We will now review the several Orders, selecting such facts as more particularly concern us. The Lepidoptera (Butterflies and Moths) will be retained for a separate chapter.

Order, Thysanura

The members of this lowly organised order are wingless, dull-coloured, minute insects, with ugly, almost misshapen heads and bodies. Their sexes do not differ, but they are interesting as shewing us that the males pay sedulous court to the females even low down in the animal scale. Sir J. Lubbock (17. ‘Transact. Linnean Soc.’ vol. xxvi. 1868, p. 296.) says: “it is very amusing to see these little creatures (Smynthurus luteus) coquetting together. The male, which is much smaller than the female, runs round her, and they butt one another, standing face to face and moving backward and forward like two playful lambs. Then the female pretends to run away and the male runs after her with a queer appearance of anger, gets in front and stands facing her again; then she turns coyly round, but he, quicker and more active, scuttles round too, and seems to whip her with his antennae; then for a bit they stand face to face, play with their antennae, and seem to be all in all to one another.”

Order, Diptera (Flies)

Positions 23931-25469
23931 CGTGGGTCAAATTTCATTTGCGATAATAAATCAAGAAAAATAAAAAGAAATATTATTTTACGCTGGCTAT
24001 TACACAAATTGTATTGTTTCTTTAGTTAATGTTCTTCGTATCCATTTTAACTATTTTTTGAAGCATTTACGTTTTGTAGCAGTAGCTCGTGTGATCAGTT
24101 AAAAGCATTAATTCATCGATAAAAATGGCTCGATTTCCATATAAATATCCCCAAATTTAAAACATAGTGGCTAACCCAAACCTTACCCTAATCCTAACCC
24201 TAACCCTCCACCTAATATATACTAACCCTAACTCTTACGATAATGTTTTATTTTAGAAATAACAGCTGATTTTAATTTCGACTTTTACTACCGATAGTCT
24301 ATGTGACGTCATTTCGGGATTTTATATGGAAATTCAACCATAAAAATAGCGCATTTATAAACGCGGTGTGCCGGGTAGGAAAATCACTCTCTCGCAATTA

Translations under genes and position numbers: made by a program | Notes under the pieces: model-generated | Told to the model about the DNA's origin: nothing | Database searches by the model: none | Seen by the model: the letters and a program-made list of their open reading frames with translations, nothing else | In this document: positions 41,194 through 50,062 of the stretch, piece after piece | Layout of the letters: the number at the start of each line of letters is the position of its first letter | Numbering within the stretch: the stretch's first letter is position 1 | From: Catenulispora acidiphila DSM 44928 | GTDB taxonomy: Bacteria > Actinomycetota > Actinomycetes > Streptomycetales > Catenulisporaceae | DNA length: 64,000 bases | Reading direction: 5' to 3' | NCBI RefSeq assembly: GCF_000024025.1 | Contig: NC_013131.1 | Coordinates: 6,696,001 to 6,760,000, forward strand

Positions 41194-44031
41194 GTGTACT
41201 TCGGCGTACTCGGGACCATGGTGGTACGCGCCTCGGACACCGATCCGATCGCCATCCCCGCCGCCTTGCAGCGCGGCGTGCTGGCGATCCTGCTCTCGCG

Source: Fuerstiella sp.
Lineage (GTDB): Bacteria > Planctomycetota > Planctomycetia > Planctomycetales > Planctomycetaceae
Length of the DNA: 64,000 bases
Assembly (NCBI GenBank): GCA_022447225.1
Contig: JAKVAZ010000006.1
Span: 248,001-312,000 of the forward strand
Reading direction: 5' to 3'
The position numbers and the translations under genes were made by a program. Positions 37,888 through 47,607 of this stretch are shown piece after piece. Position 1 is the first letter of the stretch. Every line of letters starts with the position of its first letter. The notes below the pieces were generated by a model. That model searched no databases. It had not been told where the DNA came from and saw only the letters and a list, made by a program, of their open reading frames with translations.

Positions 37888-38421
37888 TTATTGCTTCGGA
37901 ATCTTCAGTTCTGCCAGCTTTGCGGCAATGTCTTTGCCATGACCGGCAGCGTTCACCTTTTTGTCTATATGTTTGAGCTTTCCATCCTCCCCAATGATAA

The sexes differ little in colour. The greatest difference, known to Mr. F. Walker, is in the genus Bibio, in which the males are blackish or quite black, and the females obscure brownish-orange. The genus Elaphomyia, discovered by Mr. Wallace (18. ‘The Malay Archipelago,’ vol. ii. 1869, p. 313.) in New Guinea, is highly remarkable, as the males are furnished with horns, of which the females are quite destitute. The horns spring from beneath the eyes, and curiously resemble those of a stag, being either branched or palmated. In one of the species, they equal the whole body in length. They might be thought to be adapted for fighting, but as in one species they are of a beautiful pink colour, edged with black, with a pale central stripe, and as these insects have altogether a very elegant appearance, it is perhaps more probable that they serve as ornaments. That the males of some Diptera fight together is certain; Prof. Westwood (19. ‘Modern Classification of Insects,’ vol. ii. 1840, p. 526.) has several times seen this with the Tipulae. The males of other Diptera apparently try to win the females by their music: H. Muller (20. ‘Anwendung,’ etc., ‘Verh. d. n. V. Jahrg.’ xxix. p. 80. Mayer, in ‘American Naturalist,’ 1874, p. 236.) watched for some time two males of an Eristalis courting a female; they hovered above her, and flew from side to side, making a high humming noise at the same time. Gnats and mosquitoes (Culicidae) also seem to attract each other by humming; and Prof. Mayer has recently ascertained that the hairs on the antennae of the male vibrate in unison with the notes of a tuning-fork, within the range of the sounds emitted by the female. The longer hairs vibrate sympathetically with the graver notes, and the shorter hairs with the higher ones. Landois also asserts that he has repeatedly drawn down a whole swarm of gnats by uttering a particular note. It may be added that the mental faculties of the Diptera are probably higher than in most other insects, in accordance with their highly-developed nervous system. (21. See Mr. B.T. Lowne’s interesting work, ‘On the Anatomy of the Blow-fly, Musca vomitoria,’ 1870, p. 14. He remarks (p. 33) that, “the captured flies utter a peculiar plaintive note, and that this sound causes other flies to disappear.”)